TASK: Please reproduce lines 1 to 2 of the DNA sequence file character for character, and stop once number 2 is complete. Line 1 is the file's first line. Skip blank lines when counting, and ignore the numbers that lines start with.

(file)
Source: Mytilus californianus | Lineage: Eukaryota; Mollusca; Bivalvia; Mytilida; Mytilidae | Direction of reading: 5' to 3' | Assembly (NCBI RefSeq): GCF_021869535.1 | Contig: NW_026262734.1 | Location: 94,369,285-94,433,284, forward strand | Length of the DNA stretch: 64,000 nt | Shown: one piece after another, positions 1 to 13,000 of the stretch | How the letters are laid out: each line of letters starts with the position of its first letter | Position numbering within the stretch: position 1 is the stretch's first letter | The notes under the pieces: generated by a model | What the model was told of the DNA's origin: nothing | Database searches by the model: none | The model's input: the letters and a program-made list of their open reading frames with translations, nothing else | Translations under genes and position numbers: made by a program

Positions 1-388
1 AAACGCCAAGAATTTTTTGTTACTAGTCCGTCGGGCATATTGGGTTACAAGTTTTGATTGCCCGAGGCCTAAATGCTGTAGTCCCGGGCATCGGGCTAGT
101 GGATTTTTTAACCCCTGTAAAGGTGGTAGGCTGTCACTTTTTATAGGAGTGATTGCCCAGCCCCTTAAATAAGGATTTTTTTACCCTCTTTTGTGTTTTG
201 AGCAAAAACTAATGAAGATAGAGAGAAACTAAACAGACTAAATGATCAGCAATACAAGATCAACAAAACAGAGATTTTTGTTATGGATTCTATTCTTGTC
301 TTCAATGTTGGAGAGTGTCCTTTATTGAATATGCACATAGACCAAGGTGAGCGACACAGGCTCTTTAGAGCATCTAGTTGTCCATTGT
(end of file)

Source: Mytilus californianus | Lineage: Eukaryota; Mollusca; Bivalvia; Mytilida; Mytilidae | Direction of reading: 5' to 3' | Assembly (NCBI RefSeq): GCF_021869535.1 | Contig: NW_026262734.1 | Location: 94,369,285-94,433,284, forward strand | Length of the DNA stretch: 64,000 nt | Shown: one piece after another, positions 1 to 13,000 of the stretch | How the letters are laid out: each line of letters starts with the position of its first letter | Position numbering within the stretch: position 1 is the stretch's first letter | The notes under the pieces: generated by a model | What the model was told of the DNA's origin: nothing | Database searches by the model: none | The model's input: the letters and a program-made list of their open reading frames with translations, nothing else | Translations under genes and position numbers: made by a program

Positions 1-388